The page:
I'm not going to reveal the plot, but one section of the book is like a walk through an orphan car parking lot.
Richard Peck book cover

Exhibit A: The Pickle. The description: "The steering on a 1950 Nash is loose as a goose, and the hood's as big as an aircraft carrier." (Couldn't be more true if it was a police report.)

Exhibit B: on page 135, Miss Flora Shellabarger owns a 1942 Packard Clipper. (Miss Shellabarger has good taste and good sense. She's not strapping any Christmas trees to the top of her car.)

Exhibit C: Roscoe Burdick's DeSoto on page 98.

Exhibit D: the homecoming queen's float is built on a 1932 Hupmobile sedan.

I didn't see any illustrations other than the cover Nash, but I love the fact that Peck has excellent taste when it comes to orphans.

The book is available online and in bookstores now.

Ate Up With Motor

If you need an alternative to the automotive scholarship of Hemmings Classic Car, Collectible Automobile, and even the Society of Automotive Historians, you should try Aaron Severson's site Ate Up With Motor.

Severson writes with a desire to share the human drama behind the stories of our favorite cars. Like me, he values first person accounts and numerous quotes in his stories from the people who were there at the time.

I recommend his latest article Ramble and Roll: The Compact Nash Rambler. Look for Torq-O's contribution: a where-do-you-find-this-stuff 1950 Nash Rambler TV commercial. (Anything to help out a car fan who wants to write something more interesting than a book report!)

Lucky Lee Lott in Garage Magazine

Back in the day, it seems like every car manufacturer had a group of stunt drivers who jumped, burned, wrecked, and tortured its cars at public events like county fairs.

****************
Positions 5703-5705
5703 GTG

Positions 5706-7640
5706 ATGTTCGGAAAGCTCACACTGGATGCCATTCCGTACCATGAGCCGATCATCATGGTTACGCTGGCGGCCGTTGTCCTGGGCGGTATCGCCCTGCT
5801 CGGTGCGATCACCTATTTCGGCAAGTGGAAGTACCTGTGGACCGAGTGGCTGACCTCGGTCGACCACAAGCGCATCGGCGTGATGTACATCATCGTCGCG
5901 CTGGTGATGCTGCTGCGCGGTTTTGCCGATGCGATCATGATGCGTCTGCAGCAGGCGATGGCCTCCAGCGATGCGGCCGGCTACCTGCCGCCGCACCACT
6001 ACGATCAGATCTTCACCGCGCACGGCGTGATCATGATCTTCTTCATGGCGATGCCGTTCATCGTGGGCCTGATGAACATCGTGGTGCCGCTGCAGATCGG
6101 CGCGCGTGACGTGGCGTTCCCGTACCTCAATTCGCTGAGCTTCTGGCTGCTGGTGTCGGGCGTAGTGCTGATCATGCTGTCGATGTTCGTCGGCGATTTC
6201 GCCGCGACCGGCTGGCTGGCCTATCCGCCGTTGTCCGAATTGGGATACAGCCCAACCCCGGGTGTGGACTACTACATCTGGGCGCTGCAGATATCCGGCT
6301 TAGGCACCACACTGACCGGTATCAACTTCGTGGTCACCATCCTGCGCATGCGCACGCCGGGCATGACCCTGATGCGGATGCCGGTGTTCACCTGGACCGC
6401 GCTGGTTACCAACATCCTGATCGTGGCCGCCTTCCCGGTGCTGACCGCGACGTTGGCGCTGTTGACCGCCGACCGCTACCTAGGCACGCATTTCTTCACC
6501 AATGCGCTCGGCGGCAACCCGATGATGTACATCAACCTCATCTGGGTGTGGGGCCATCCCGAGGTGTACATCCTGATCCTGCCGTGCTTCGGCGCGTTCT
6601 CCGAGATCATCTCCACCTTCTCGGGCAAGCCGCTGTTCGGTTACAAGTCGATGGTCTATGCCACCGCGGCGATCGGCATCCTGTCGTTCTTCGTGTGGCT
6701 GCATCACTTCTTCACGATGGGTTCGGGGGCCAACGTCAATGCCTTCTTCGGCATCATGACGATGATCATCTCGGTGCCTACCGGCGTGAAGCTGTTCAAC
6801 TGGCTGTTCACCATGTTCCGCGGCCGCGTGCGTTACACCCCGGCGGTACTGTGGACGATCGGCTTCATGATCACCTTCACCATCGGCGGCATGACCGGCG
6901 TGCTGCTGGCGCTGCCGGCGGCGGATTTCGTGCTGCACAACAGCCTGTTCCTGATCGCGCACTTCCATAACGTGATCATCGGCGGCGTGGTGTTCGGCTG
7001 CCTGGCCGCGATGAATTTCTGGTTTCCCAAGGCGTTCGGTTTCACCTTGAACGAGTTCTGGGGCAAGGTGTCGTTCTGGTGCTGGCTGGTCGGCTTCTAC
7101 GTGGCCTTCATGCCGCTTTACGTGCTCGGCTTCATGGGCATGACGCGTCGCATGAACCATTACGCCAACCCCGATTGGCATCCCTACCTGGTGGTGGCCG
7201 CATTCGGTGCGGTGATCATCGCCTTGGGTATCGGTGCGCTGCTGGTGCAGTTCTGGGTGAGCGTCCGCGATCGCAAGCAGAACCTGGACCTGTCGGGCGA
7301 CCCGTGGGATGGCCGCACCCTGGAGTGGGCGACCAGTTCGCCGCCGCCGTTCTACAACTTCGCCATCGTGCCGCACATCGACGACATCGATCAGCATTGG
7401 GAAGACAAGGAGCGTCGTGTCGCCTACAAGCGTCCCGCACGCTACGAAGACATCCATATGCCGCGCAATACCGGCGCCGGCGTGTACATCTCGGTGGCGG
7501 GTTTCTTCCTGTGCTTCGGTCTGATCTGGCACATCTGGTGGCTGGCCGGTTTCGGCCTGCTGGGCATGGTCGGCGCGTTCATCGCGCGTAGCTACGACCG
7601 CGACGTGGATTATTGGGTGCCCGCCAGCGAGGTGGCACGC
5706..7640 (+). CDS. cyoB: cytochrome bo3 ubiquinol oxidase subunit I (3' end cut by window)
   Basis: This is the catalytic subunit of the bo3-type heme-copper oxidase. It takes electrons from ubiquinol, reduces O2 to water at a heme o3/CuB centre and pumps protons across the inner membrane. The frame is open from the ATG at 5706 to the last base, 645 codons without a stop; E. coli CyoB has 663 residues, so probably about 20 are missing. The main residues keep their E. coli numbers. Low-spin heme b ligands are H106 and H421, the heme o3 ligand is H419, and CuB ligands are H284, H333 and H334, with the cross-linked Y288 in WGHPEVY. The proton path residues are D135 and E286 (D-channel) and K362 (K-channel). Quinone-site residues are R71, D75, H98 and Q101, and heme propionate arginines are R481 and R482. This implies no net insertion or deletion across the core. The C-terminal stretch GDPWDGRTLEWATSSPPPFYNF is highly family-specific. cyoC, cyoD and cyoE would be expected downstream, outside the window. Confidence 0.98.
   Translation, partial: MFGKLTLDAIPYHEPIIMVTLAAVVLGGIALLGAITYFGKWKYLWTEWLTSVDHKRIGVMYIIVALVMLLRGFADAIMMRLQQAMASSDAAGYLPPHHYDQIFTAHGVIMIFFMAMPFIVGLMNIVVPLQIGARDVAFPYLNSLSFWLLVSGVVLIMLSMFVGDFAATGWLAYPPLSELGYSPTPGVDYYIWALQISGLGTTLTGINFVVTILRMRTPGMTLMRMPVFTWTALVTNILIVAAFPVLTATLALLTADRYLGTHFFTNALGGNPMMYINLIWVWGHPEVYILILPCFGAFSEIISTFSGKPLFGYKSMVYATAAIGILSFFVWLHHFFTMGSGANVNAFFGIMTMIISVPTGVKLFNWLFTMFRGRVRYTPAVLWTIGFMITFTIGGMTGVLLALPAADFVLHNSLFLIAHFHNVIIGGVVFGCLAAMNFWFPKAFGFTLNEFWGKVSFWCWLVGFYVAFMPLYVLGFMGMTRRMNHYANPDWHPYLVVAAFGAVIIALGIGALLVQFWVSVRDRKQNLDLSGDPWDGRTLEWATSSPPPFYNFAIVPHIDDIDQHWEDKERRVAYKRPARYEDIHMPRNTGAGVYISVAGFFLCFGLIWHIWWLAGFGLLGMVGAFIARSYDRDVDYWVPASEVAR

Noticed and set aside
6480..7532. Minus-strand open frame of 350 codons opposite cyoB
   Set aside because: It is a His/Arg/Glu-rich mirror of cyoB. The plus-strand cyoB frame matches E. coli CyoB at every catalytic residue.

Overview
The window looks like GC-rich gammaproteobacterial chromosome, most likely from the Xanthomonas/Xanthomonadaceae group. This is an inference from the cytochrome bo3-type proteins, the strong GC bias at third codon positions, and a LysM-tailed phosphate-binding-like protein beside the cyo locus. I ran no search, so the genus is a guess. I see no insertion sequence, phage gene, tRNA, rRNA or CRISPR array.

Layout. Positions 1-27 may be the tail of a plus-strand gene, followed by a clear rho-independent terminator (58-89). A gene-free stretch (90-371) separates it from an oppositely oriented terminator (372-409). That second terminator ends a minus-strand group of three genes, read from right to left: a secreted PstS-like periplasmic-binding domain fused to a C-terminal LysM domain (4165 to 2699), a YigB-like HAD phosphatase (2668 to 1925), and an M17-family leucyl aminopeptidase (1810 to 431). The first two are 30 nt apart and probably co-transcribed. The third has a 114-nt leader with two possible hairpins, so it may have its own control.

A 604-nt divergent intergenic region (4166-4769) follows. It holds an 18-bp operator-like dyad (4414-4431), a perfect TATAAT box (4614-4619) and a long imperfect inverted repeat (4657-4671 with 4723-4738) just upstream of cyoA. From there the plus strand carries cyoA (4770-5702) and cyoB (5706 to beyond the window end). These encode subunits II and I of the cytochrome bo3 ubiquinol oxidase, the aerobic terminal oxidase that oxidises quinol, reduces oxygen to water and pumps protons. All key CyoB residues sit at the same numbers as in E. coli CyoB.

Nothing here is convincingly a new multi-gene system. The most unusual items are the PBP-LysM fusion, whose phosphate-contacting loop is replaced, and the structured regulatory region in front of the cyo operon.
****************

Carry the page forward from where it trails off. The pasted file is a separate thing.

Kaiser Frazer had the Aut Swenson Thrillcade. Plymouth had the Hurricane Hell Drivers. And Nash had Lucky Lee Lott.

So imagine my jaw-dropping surprise when I saw a picture of the late Lucky Lee Lott in Issue 18 of Jesse James’ Garage Magazine. (Nash fans, don’t get your heart rate up. There’s no story about Lott. Only some chest thumping from Garage at Lott’s expense.)

The picture shows an older Lucky Lee behind the wheel of one of his stunt cars. A reader sent in the photo claiming that THIS is the kind of guy who reads Garage.

I laughed, and it’s all in good humor. But Garage reminds me of some nerd who has to stand in front of the mirror and tell himself every morning what a badass he is even at the expense of others (like Lucky). He can weld. He can fabricate. He has tattoos. Friends, if you have to loudly announce your garage cred to everyone who cracks the spine of your magazine, then you, sirs, are not really badasses. Just asses.

But, hey. There’s an awful lot that Garage does right. Design, layout, stories, cheesecake. It’s all done really well. Only the self affirmation is overcooked.